Immunological applications to nano-technology

Dom Spinella dspinella at
Fri Jan 23 10:16:25 EST 1998

> Immunologists,
> I'm curious about how to prevent the immune system from responding
> to deliberately introduced foreign bodies, but at the same time, not harming
> the organism in any way. e.g. weakening the host's immune system,
> carcinogenic effects, etc. I'm curious about how these techniques can be
> applied to nano-technology. One major problem faced in this field is immune
> response, e.g inflamation, irritations, etc. This can inflict harm both upon
> the organism and the technology. I am especially interested in protein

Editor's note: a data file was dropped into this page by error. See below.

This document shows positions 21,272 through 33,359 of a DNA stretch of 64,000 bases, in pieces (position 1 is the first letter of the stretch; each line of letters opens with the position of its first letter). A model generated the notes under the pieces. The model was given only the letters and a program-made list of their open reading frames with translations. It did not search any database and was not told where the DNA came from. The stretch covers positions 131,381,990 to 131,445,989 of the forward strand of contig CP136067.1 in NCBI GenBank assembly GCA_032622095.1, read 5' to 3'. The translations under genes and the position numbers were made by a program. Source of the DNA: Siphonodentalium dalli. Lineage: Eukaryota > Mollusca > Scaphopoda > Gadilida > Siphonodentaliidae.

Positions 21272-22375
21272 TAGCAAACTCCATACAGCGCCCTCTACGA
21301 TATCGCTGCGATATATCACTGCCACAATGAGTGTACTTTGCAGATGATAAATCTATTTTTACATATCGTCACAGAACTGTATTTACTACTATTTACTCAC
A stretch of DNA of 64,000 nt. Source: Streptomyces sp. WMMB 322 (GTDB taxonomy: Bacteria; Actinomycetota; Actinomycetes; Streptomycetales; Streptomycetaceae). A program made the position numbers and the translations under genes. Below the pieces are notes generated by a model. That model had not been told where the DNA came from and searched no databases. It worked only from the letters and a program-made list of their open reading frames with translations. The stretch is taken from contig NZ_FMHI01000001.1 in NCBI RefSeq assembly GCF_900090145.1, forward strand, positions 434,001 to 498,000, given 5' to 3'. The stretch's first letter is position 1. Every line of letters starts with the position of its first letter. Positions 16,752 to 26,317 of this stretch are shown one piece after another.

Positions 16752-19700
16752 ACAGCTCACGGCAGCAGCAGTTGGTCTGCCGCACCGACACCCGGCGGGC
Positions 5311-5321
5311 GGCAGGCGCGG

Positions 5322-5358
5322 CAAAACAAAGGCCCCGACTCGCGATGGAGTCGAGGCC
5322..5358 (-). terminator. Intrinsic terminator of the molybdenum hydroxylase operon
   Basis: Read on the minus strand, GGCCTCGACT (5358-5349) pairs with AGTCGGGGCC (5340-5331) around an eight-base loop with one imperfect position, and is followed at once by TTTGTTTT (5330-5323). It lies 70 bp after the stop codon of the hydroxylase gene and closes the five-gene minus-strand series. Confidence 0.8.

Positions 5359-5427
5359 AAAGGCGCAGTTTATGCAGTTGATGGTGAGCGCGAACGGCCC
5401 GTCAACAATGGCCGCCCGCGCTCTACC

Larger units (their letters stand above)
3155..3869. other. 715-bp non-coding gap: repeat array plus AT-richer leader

> coatings that the nano-technology can be encased in to prevent immune
> recognition. Any pointers or help you can give will be most greatly
> appreciated!
> Michael Yamashita

There is a whole body of literature on the use of polyethylene glycol
conjugation to reduce immunogenicity.  This technology was developed by
a company called Enzon in New Jersey and is used clinically in some
applications (such as enzyme replacement therapy -- notably ADA
defficiency).  I'm not sure what exactly you mean by "nano-technology"
but I hope that provides a start.
--Dom Spinella

More information about the Immuno mailing list